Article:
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Primary care providers will soon return to their post as the essential frontline team to test and treat patients, and to help ensure the safety of our communities.
When we look back on this time, 5, 10, 20 years from now, will we remember fondly the era when the American patient still had a trusted primary care physician? Will that seem like a quaint relic of the pre-coronavirus era? Unfortunately, that is a real possibility if our independent physicians continue to weather this storm without comprehensive support from our government and commercial payers.
The hospitals that are collectively fighting this global pandemic deserve all of the financial support that has been pledged thus far by the government and other commercial health insurers. As an industry and a country, we were unprepared for a virus of this scale to hit our nation, and the providers on the frontlines need every ounce of support, in dollars, supplies, and in the 7 p.m. cheering that takes place across the country.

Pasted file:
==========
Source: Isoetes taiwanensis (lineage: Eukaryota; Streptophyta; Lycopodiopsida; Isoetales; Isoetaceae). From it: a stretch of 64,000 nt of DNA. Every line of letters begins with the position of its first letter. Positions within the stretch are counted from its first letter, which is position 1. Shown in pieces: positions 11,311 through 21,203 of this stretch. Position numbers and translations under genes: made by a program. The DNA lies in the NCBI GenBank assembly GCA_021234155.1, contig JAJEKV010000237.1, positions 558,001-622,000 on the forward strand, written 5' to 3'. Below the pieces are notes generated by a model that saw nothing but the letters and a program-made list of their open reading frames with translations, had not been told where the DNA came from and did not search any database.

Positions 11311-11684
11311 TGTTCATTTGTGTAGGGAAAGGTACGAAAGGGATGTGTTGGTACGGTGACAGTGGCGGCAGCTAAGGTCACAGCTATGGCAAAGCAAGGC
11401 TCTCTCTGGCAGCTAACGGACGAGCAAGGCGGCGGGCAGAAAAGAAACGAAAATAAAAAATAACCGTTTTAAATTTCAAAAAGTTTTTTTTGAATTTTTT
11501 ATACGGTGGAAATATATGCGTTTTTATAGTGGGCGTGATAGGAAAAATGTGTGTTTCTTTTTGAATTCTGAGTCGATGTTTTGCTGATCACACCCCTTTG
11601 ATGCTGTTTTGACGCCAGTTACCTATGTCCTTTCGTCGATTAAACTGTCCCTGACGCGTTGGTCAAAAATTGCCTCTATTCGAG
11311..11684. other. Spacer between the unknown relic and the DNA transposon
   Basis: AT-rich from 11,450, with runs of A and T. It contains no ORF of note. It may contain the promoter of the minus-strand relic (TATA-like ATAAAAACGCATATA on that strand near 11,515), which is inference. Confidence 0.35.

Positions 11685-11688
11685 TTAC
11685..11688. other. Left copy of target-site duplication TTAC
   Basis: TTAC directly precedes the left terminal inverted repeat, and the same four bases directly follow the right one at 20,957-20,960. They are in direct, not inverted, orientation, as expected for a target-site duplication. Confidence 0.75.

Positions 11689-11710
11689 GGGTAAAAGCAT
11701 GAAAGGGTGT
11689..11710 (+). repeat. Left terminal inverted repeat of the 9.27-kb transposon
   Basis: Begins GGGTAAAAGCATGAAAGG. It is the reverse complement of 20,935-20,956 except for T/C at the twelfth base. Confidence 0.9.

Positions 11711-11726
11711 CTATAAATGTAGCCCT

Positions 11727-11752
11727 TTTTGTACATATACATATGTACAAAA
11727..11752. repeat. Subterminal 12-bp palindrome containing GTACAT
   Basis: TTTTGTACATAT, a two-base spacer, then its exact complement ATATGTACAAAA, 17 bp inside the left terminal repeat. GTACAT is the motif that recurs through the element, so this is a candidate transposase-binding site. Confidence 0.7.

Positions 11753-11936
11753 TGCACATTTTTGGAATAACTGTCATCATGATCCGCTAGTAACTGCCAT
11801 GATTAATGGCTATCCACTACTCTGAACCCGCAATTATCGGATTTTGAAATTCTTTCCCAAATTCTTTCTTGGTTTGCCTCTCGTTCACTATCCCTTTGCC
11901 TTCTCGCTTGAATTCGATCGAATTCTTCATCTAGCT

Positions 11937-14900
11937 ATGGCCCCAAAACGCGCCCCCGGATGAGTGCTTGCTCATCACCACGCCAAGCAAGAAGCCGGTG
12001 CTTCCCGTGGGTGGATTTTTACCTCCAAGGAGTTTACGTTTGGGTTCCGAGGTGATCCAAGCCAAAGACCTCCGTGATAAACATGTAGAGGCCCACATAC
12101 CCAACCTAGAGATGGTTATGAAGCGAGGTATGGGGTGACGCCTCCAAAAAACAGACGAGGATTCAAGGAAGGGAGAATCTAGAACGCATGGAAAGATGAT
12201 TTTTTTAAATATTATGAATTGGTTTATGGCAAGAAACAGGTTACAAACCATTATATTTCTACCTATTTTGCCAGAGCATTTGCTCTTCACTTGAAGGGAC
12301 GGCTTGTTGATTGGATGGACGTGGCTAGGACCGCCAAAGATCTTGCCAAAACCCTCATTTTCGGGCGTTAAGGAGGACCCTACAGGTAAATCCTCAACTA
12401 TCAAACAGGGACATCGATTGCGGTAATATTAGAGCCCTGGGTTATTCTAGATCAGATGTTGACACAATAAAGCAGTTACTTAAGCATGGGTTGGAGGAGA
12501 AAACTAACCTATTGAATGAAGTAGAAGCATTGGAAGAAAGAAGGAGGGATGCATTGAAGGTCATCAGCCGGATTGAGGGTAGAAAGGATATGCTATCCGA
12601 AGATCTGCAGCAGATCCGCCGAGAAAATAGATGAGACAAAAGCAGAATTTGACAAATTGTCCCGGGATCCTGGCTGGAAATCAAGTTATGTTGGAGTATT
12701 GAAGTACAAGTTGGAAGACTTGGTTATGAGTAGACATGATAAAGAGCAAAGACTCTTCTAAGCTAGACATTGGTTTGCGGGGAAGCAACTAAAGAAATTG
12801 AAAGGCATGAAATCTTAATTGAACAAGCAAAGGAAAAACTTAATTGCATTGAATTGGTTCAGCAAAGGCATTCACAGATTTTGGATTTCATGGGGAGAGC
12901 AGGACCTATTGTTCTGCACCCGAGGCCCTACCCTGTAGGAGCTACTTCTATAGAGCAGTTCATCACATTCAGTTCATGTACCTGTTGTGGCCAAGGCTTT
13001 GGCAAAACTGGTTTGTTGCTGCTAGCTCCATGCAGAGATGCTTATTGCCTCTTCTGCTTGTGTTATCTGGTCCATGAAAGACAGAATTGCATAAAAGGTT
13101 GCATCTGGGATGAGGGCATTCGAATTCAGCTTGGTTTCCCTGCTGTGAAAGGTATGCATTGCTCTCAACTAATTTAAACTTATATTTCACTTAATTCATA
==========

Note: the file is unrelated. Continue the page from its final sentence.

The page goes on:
Yet, we should not underestimate the great, knee-wobbling impacts the pandemic has had on the healthcare industry, most acutely felt by the nation’s traditional front-liners in primary care: within, the plight of the independent physician has never been so stark.
As the CEO of one of the largest independent physician organizations in the country, we are in full protection mode of this cornerstone of American healthcare, as COVID-19 has changed everything for these pillars in our health system. Most pressing of course is protecting the future of primary care practices and the independent physician given the financial crunch this cohort faces after just 5-6 weeks of COVID-19 driven business contraction. The American Academy of Family Physicians projects that up to 60,000 primary-care practices may close between now and the end of June.